Just over 30 years ago, an Englishman named Christopher Alexander tried to revolutionize architecture. In A Pattern Language, Alexander told architects and planners to design homes on emotional and spiritual principles – not on traffic flow. The revolution didn’t quite come. But the book had a surprising influence on another group of experts: the computer scientists who were just beginning to shape the Internet. Produced by Lu Olkowski. (Originally aired: August 15, 2008)
Tagged with “architecture” (22)
We have patterns for buildings, patterns for interaction design, and patterns for software development. But are there patterns for information architecture? Of course there are - patterns emerge from use, and there certainly are enough information architectures around to identify a set of patterns.This presentation will describe a wide range of commonly-used information architecture patterns, including hierarchies small and large, different types of database structure, hypertext, subsite models, sites with multiple entry points and ways of combining these. For each Donna will describe the core elements of the pattern, discuss the most appropriate uses and show real-world examples. Understanding the different patterns will help attendees to select the most appropriate structures for their content.
Enrique Peñalosa, former Mayor of Bogotá and one of the world’s most challenging urban thinkers, describes the urgent need for governments to create socially inclusive and well-designed transport systems, public spaces and cities. Addressing mobility, public space, equity, quality of life and social inclusion, Peñalosa will propose that inequality and exclusion are the main causes of the problems that affect cities in developing countries, particularly issues relating to mobility and sustainability. Enrique Peñalosa was mayor of Bogotá, 1998-2001, and now acts as a consultant on urban vision. His advisory work concentrates on sustainability, mobility, equity, public space and quality of life.
Ever notice that sophisticated architectural renderings make construction projects look impossibly attractive. Exactly, says Dwell senior editor Geoff Manaugh, who blogs at bldgblog.blogspot.com. That’s precisely the point.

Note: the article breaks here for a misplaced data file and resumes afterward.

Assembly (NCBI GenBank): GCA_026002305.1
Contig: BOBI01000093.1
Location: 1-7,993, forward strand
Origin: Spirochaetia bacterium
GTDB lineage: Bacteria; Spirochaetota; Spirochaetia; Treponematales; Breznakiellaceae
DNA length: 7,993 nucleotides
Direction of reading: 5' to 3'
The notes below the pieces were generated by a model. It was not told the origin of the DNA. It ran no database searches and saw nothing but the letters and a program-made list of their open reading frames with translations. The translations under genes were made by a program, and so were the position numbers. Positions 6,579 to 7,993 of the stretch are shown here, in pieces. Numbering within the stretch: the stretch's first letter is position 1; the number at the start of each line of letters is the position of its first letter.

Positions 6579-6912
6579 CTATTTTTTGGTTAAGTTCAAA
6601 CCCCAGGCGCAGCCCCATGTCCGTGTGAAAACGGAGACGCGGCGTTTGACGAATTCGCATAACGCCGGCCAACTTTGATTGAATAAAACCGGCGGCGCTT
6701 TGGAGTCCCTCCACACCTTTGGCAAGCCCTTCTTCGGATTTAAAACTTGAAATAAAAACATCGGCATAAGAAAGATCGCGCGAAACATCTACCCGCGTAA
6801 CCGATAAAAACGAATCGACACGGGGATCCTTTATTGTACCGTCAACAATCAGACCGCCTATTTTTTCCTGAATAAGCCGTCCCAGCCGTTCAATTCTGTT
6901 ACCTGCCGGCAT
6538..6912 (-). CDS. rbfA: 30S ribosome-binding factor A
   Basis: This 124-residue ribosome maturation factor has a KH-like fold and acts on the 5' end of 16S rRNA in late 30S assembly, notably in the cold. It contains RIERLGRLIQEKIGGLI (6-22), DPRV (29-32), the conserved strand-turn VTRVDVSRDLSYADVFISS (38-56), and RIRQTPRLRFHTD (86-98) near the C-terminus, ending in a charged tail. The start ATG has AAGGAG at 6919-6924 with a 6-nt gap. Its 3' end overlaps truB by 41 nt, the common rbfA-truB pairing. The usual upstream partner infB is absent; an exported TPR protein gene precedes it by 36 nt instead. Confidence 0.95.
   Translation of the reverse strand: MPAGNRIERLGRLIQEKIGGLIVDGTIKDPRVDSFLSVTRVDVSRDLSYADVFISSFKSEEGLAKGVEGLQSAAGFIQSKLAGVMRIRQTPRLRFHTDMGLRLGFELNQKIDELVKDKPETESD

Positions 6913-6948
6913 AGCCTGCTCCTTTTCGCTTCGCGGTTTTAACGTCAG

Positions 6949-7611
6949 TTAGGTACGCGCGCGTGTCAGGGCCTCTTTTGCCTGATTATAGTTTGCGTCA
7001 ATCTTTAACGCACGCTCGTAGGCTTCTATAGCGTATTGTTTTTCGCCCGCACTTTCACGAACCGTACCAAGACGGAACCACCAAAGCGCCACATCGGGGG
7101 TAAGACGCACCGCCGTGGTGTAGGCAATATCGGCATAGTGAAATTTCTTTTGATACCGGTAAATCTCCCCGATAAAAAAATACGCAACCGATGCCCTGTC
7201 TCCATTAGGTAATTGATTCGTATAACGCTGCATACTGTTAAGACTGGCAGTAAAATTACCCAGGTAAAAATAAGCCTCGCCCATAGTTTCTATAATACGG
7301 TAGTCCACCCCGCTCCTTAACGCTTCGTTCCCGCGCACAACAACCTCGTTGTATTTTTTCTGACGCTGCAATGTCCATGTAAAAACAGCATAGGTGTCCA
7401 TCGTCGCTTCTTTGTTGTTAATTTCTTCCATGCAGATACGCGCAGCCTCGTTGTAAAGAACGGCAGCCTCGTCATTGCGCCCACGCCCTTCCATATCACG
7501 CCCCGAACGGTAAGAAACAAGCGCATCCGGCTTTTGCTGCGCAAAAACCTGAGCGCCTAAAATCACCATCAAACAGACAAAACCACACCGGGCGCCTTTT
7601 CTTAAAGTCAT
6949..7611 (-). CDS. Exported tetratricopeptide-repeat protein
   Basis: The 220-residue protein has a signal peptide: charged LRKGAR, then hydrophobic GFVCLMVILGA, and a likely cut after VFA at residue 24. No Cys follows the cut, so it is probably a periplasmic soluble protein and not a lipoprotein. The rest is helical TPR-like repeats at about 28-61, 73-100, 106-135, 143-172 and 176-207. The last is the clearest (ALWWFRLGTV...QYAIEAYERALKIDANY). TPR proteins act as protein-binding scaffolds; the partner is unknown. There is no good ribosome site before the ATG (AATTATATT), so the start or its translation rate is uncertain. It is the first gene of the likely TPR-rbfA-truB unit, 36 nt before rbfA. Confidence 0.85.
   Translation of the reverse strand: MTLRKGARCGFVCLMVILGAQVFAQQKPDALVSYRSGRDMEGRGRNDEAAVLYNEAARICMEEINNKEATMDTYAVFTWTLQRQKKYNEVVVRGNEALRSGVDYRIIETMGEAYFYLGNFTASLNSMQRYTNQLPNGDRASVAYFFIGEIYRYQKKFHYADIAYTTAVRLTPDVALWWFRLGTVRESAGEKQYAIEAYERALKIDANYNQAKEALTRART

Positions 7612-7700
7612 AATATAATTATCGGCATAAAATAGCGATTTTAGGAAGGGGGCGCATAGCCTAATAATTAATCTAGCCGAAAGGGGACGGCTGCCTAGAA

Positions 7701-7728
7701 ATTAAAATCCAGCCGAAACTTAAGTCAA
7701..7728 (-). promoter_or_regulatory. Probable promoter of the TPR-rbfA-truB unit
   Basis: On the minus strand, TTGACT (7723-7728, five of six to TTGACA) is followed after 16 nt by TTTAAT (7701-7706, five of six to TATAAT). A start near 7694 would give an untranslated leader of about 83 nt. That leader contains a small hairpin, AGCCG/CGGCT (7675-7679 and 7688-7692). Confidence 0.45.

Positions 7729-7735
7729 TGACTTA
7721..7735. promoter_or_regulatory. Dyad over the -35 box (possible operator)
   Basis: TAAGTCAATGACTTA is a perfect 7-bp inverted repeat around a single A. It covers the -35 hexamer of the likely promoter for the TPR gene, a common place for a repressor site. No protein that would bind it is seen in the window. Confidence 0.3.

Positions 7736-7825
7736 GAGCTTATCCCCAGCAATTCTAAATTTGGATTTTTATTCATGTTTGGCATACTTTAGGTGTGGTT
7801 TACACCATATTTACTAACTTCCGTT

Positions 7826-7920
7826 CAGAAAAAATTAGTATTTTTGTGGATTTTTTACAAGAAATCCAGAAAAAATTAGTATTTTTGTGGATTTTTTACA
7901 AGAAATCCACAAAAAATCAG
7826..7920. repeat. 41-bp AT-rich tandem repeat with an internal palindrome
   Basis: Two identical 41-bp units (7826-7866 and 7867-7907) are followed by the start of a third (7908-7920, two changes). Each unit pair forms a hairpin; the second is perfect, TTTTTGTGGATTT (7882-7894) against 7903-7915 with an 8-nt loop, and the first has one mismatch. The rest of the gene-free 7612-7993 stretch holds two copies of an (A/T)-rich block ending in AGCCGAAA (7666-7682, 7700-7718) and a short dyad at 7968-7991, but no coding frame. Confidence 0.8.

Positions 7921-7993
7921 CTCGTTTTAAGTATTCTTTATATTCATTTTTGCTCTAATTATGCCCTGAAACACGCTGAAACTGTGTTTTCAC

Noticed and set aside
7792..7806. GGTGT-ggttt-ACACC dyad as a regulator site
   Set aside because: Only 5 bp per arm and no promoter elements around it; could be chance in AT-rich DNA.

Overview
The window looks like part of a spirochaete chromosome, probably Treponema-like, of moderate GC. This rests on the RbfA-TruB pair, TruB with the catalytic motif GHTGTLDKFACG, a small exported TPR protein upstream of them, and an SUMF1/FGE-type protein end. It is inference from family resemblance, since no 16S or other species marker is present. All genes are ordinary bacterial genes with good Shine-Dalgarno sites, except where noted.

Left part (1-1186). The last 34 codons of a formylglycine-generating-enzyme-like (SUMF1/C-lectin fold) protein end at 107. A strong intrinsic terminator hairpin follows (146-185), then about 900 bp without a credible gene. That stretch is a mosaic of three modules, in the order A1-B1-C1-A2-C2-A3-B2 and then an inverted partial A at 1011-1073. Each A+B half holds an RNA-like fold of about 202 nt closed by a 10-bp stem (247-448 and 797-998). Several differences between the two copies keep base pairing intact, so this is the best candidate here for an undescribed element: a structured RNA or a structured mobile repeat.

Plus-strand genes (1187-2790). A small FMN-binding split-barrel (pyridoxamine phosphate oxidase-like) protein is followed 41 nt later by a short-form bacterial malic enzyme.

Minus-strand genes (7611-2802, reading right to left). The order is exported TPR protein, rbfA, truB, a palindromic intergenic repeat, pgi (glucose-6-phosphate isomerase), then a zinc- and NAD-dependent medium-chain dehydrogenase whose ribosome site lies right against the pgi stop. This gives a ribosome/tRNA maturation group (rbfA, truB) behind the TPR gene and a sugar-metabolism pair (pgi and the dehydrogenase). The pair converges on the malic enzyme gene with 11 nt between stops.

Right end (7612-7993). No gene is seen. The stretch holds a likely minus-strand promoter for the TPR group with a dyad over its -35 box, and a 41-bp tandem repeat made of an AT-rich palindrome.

Metropolitan Information Architecture: The future of UX, Databases, and the (Information) Architecture of complex, urban environments – Don Turnbull, John Tolva
What does location mean for UX? How does information architecture and design synchronize with urban architecture? How does mobile communication and web culture impact the streetscape? Are we living in facets of the same virtual city or does location still constrain us?
In this session, Don Turnbull and John Tolva look into these and other questions as they discuss research and designs unveiling how our interactions with both digital and physical environments are changing.
With the majority of the earth’s population now living in cities, Richard Saul Wurman realized there was a yawning information gap about the urban super centers that are increasingly driving modern culture.
In this keynote presentation from the 2010 IA Summit, Mr. Wurman discusses his 19.20.21 initiative: an attempt to standardize a methodology to understand comparative data on 19 cities that will have 20 million or more inhabitants in the 21st century. He encourages the design community to take initiative and solve big problems rather than make small changes incrementally.
A discussion of architecture and fiction with Jeff Vandermeer, Jeffrey Ford, Geoff Manaugh
The hype around Web 2.0 continues to increase to the point of absurdity. We hear all about a rich web of data, but what can we learn from these trends to actually apply to our designs? You’ll take a tour through the past, present, and future of the web to answer these questions and more:
* What can we learn from the rich history of data visualization to inform our designs today? * How can we do amazing work while battle the constant constraints we find ourselves up against? * How do we really incorporate users into our practice of user experience?
A year ago, with a giant economic stimulus package in the works, many Americans envisioned a rebuilt nation. Infrastructure. Bridges. Green cities.
It hasn’t exactly happened. But the design of all that surrounds us — all that’s built, old and new — is a daily message to us about who we are and what we aspire to.
Pulitzer Prize-winning critic Paul Goldberger wants to remind us of why architecture matters, in shaping lives and cultures. From ancient Rome to the next wave of American — or Asian — building.
This hour, On Point: Paul Goldberger, on the power of the built world around us.
The transition from physical to virtual spaces means that there is less opportunity to physically interact in public spaces. Historically public spaces were used for celebration, today they are used for anonymous mobile calls. We would like to explore the ways in which the tangible aspect of physical space might be re-introduced into our virtual interactions through an exploration and discussion of - among other things - responsive architecture.
- Mouna Andraos, Electronic Crafts
- Francesca Birks, Arup
- Molly Wright Steenson, Princeton University School of Architecture
- Ben [neb] Cerveny, AFK Stamen Gamelayers etc